Ever since there have been weather people, aviators and sailors have taunted them for failing to simply step outside - or go to the window - and look at the sky. But now meteorology boffins have struck back, saying that actually one of the best places to monitor weather conditions is a disused mine tunnel half a mile underground.
The revelations come from the UK's National Centre for Atmospheric Science, where top atmo-boffins have been doing research into the stratosphere. Occasionally, strange abrupt warming will occur in the thin upper air, with temperatures jumping by as much as 40 degrees C. These "Sudden Stratospheric Warming events" occur every couple of years and are "notoriously unpredictable", according to the NCAS weather brains.
But it would be good if you could tell they were happening straight away, as they can have a major impact on things such as the coldness of the northern hemisphere winter and the amount of ozone that will be present above the polar regions.
According to the NCAS research, carried out in conjunction with a big US particle physics push, there is a "strikingly close relationship" between cosmic rays detected on Earth and the temperature in the stratosphere above that point.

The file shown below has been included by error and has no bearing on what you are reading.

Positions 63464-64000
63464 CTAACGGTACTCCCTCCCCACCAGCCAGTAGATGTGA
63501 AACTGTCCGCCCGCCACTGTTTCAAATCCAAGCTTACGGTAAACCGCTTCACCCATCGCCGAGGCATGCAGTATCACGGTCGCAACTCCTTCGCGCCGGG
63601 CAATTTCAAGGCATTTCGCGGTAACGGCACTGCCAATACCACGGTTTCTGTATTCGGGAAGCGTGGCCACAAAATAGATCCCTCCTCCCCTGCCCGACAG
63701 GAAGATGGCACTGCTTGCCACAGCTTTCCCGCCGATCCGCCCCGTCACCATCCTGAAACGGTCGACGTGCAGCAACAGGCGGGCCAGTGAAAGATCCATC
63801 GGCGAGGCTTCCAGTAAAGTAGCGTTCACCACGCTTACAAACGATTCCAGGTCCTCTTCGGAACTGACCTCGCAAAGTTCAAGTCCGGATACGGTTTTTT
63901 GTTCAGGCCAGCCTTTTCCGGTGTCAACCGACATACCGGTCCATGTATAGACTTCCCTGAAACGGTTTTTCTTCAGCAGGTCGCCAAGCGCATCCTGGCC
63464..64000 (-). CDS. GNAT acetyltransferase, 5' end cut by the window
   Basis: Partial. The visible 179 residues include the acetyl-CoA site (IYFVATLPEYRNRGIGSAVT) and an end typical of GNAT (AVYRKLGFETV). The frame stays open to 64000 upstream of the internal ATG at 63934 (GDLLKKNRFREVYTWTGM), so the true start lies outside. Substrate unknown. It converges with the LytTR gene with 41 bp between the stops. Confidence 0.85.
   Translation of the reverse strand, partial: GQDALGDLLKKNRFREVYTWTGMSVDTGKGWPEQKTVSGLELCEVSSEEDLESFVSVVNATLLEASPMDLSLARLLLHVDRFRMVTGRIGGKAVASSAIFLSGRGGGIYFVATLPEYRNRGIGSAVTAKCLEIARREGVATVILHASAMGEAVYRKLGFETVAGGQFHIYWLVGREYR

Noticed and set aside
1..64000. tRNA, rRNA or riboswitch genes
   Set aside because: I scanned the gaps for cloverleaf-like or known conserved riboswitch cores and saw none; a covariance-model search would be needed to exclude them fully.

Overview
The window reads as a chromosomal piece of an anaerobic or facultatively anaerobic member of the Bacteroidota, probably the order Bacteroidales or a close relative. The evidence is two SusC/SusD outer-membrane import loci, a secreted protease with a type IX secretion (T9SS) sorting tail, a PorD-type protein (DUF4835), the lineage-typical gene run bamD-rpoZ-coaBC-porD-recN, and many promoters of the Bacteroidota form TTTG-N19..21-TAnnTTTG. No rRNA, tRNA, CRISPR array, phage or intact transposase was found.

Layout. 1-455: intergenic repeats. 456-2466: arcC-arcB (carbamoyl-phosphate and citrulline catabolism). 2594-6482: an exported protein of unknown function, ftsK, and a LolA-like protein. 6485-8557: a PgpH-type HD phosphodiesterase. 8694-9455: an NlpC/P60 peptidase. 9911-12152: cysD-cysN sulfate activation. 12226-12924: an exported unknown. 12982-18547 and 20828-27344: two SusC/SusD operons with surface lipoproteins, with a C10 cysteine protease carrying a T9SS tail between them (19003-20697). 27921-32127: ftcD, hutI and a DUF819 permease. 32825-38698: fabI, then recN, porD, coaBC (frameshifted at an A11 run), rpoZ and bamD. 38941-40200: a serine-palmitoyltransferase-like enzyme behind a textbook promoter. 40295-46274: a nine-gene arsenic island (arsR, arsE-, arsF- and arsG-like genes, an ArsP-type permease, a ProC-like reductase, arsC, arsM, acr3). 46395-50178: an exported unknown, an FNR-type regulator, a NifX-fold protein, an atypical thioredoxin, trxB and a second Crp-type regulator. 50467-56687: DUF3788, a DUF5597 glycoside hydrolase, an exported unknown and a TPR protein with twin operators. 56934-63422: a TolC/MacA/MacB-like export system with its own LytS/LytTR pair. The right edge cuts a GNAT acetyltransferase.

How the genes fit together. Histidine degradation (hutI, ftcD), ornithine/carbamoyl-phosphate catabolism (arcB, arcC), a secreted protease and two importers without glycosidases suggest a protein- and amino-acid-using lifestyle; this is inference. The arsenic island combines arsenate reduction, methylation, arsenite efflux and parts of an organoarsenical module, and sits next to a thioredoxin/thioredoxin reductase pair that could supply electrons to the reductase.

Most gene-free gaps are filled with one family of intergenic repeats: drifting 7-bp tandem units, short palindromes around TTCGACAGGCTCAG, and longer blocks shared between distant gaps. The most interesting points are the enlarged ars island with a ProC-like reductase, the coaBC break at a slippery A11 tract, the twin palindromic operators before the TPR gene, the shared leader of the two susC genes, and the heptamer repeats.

This isn't because the cosmic rays are affecting the atmosphere, but rather the other way round. If the stratosphere heats up, its density is reduced and fewer inbound cosmic particles collide with air molecules. In particular, incoming mesons are destroyed when they hit air - but if they don't, they decay into muons.
Muons can be detected, provided the detector apparatus is well shielded from extraneous interference - in this case, by putting it in a disused iron mine half a mile underground in Minnesota. The NCAS boffins, analysing four years of records, found that an increased rainfall of ex-meson muons could be correlated in retrospect with sudden strato-heatwaves and their associated effects.
"Now we can potentially use records of cosmic-ray data dating back 50 years to give us a pretty accurate idea of what was happening to the temperature in the stratosphere over this time," says Dr Scott Osprey of NCAS.
"Looking forward, data being collected by other large underground detectors around the world can also be used to study this phenomenon."
"It's fun sitting half a mile underground," added Dr Giles Barr of Oxford Uni. "It's even better to know that from down there, we can also monitor a part of the atmosphere that is otherwise quite tricky to measure."
The research is published in the Geophysical Research Letters: Sudden stratospheric warmings seen in MINOS deep underground muon data. Osprey, S M et al, doi:10.1029/2008GL036359, in press. Or it can be seen online (by registered subscribers only) here (pdf). ®